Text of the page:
Church Presents Database of Freed Slaves to African American Museum

After efforts of Saints across the world to index names for the Freedmen's Bureau Project, millions across the world can now connect with a lost past.

FamilySearch International, the world’s largest genealogy organization, has given a newly indexed database of the historic Freedmen’s Bureau Records to the Smithsonian National African American Museum of History and Culture in Washington, D.C. The database contains genealogical information of freed African Americans after the Civil War.

Elder D. Todd Christofferson of the Quorum of the Twelve Apostles of The Church of Jesus Christ of Latter-day Saints presented the database on a flash drive to museum founding director Lonnie Bunch in front of an audience of congressional leaders, genealogical experts and volunteers who were key to the project’s success. The event took place at the museum Tuesday morning, December 6, 2016.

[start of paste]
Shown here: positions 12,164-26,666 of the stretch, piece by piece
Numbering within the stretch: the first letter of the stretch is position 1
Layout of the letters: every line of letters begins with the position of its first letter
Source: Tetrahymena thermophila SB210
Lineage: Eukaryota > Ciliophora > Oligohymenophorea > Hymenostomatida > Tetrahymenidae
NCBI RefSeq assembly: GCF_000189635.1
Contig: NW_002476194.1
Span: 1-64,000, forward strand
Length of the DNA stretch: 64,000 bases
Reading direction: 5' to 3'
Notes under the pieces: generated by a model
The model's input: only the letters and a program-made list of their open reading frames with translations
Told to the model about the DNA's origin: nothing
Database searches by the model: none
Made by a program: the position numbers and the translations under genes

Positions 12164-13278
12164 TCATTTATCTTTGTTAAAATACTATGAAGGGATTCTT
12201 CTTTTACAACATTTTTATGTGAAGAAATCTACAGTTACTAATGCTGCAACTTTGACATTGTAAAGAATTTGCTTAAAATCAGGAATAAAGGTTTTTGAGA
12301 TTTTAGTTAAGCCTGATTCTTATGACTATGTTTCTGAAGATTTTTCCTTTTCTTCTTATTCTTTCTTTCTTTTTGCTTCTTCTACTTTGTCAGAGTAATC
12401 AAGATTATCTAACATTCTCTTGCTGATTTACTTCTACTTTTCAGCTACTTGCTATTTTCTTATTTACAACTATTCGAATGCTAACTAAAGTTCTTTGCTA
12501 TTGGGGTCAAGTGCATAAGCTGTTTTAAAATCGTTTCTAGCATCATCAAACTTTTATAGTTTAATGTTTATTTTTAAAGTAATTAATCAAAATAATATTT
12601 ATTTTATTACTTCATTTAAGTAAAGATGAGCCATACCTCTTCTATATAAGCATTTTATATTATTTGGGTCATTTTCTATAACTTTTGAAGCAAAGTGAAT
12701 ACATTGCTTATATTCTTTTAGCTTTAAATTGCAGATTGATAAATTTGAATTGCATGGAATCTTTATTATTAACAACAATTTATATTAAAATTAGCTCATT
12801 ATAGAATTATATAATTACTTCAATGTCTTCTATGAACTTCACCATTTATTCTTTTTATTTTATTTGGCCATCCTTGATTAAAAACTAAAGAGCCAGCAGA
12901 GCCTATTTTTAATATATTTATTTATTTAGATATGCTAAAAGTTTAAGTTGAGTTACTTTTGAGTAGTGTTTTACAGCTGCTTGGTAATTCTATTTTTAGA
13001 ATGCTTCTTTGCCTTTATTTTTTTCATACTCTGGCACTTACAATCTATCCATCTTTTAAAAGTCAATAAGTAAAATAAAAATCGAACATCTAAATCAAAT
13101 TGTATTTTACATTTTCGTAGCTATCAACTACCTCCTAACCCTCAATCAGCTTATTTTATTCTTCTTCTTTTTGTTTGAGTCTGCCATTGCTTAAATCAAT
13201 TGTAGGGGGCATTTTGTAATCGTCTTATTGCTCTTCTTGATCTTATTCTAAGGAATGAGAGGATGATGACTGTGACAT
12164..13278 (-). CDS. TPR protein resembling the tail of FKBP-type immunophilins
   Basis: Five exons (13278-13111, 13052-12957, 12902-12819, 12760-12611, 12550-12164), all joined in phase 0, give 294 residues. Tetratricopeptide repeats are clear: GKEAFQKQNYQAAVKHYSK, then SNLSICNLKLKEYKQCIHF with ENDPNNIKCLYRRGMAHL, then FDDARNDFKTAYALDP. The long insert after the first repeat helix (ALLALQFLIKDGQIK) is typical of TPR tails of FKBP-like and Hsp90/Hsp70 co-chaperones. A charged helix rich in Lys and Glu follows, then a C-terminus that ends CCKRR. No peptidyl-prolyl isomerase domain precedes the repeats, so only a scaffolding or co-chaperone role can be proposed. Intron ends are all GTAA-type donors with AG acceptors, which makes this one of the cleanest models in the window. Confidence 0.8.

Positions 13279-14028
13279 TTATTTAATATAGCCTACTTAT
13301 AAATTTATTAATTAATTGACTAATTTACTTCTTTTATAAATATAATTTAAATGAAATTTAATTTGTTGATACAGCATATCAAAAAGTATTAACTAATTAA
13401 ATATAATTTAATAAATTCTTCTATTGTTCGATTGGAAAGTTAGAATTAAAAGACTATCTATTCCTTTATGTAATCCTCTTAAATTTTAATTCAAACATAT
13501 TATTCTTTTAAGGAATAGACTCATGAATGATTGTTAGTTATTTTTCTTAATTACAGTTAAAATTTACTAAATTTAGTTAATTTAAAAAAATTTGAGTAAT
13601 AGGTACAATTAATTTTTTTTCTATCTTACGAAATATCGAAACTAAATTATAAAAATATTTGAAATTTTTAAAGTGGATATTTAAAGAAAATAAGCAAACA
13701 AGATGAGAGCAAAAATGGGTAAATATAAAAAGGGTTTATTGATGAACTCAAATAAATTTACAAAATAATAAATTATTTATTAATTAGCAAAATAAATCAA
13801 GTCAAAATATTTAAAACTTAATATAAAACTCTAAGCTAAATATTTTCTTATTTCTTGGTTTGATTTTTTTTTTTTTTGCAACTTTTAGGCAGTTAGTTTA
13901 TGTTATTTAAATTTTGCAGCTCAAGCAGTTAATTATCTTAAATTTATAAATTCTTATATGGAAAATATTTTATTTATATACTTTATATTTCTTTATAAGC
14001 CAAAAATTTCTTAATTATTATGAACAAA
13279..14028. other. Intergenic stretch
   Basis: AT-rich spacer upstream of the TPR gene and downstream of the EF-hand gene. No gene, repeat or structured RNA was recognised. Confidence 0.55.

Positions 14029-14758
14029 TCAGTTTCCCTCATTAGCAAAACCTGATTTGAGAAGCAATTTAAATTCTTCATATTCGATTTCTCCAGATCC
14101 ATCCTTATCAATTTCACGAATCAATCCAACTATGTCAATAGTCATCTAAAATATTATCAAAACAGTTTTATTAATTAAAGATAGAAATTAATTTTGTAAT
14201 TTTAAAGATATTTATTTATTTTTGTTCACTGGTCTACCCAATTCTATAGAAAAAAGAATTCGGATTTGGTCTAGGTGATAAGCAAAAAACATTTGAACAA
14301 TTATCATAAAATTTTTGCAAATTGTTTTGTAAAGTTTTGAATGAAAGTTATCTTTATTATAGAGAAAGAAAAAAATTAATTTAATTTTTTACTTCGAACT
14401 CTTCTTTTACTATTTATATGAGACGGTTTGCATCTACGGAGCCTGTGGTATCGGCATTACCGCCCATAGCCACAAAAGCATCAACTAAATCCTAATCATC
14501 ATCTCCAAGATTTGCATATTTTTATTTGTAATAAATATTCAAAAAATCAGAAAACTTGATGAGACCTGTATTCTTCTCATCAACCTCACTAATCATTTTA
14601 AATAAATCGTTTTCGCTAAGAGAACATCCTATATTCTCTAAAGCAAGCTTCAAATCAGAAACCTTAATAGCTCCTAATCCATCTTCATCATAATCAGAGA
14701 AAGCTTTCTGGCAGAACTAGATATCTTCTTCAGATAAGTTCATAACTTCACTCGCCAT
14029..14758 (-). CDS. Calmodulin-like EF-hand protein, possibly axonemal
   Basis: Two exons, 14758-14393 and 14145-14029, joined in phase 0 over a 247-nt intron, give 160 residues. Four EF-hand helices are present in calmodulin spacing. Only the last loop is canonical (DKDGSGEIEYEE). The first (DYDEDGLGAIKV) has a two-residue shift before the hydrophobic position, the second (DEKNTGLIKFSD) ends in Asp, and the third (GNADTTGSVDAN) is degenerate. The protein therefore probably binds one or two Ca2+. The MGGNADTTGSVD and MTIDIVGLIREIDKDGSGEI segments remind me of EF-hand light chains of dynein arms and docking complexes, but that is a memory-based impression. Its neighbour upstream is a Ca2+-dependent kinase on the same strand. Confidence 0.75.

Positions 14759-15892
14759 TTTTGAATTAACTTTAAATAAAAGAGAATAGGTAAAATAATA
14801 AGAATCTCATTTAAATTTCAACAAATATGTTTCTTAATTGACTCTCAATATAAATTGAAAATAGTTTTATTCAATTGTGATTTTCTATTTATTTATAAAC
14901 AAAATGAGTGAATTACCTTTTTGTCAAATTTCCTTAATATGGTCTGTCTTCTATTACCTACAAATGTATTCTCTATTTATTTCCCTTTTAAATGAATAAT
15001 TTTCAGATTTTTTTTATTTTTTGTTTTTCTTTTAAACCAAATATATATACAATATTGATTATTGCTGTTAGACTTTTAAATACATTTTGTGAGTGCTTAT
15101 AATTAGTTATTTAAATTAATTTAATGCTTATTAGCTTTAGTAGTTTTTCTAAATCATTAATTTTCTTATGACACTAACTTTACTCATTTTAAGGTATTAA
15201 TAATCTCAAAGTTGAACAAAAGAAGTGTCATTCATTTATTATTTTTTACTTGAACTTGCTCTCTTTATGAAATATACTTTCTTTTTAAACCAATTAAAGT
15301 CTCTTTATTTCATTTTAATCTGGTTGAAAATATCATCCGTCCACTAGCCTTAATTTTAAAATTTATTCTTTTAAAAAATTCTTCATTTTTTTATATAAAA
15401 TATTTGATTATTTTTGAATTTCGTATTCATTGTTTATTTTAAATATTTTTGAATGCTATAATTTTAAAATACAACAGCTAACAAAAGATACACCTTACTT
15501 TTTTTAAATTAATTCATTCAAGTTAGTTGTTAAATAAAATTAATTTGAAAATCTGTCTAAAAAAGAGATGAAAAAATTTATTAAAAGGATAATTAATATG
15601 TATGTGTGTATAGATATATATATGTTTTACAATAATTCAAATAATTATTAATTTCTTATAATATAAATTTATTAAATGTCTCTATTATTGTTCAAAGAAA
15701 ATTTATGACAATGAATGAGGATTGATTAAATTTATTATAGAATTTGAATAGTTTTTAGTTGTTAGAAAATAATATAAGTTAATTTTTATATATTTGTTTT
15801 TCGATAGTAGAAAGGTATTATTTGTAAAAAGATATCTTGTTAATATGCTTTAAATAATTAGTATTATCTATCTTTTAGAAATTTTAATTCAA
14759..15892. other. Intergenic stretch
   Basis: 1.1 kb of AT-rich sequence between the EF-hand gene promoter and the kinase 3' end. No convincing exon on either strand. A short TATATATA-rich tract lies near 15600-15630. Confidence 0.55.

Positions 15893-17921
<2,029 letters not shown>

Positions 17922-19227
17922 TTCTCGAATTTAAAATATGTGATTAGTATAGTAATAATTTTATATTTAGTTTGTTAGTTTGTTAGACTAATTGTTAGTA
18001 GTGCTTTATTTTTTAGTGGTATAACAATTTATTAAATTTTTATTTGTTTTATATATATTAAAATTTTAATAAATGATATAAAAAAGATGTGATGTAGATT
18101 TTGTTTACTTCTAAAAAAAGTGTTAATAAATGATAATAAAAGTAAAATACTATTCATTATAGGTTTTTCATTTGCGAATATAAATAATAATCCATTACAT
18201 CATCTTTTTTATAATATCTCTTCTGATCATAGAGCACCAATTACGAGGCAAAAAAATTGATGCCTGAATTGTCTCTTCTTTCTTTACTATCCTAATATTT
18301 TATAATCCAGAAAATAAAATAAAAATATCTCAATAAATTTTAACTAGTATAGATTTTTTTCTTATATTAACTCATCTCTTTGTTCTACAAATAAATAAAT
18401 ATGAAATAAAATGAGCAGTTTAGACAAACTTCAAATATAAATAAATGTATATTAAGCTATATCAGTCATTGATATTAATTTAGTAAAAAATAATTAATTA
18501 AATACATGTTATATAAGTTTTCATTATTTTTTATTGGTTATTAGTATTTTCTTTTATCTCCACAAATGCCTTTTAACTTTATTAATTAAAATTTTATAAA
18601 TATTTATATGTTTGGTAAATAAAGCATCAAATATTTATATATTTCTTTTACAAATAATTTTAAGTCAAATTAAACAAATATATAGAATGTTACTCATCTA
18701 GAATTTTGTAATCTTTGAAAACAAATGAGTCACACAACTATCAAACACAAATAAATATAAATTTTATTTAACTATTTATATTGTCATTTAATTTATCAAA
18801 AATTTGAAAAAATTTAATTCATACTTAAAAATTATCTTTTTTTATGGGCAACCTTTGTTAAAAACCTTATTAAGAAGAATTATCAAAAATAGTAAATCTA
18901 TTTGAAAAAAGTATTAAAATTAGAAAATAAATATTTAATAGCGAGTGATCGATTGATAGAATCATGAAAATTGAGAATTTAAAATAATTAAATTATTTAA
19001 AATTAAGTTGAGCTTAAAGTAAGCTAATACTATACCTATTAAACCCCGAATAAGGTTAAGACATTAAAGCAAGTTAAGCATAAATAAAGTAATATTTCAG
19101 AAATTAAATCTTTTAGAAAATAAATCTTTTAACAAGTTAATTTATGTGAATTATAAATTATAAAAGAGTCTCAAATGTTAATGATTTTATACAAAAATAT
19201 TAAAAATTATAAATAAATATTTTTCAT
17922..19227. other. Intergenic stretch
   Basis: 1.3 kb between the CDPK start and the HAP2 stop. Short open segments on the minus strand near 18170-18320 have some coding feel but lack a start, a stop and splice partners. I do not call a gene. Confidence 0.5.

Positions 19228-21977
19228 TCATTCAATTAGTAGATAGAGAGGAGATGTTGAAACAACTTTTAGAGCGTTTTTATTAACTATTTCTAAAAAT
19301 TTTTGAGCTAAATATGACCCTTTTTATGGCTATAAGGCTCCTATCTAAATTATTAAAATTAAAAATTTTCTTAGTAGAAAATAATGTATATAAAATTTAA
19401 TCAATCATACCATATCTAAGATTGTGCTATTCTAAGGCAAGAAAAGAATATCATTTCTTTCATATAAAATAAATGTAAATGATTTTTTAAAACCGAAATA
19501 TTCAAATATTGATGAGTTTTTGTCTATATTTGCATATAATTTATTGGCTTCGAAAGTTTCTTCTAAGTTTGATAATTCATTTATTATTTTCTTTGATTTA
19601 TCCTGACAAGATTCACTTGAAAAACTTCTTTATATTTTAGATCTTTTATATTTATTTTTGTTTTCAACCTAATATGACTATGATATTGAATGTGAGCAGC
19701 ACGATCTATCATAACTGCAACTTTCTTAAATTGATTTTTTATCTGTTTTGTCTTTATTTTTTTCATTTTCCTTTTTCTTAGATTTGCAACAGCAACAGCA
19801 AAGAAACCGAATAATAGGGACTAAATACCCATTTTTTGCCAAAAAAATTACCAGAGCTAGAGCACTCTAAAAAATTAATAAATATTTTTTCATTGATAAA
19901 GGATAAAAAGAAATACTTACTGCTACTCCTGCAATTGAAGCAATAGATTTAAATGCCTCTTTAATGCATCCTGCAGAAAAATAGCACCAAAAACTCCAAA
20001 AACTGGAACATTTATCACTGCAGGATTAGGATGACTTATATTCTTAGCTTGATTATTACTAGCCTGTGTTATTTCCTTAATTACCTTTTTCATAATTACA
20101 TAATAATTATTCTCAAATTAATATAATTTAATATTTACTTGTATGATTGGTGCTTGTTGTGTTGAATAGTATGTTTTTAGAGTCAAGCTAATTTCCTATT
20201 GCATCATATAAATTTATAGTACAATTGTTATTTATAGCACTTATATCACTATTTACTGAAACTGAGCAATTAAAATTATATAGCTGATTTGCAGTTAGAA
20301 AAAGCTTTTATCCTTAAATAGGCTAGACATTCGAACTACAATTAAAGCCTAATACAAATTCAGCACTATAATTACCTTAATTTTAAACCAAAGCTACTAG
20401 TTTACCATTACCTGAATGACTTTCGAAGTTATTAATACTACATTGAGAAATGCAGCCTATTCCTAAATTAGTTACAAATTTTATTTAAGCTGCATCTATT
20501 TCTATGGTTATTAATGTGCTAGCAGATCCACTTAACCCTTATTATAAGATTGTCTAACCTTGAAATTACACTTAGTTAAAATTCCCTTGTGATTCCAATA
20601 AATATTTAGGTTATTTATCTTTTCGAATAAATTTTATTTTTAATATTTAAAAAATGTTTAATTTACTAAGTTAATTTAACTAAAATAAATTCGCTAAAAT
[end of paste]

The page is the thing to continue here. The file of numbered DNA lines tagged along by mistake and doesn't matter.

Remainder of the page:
“I can think of no better way to honor the unprecedented commitment of these volunteers, as well as the bravery and resilience of those whose names have now been found on these records, than to have this database symbolically housed at the National Museum of African American History and Culture,” said Elder Christofferson.

Lead image from Mormon Newsroom.
Read the rest of this story at newsroom.churchofjesuschrist.org
Comments and feedback can be sent to feedback@ldsliving.com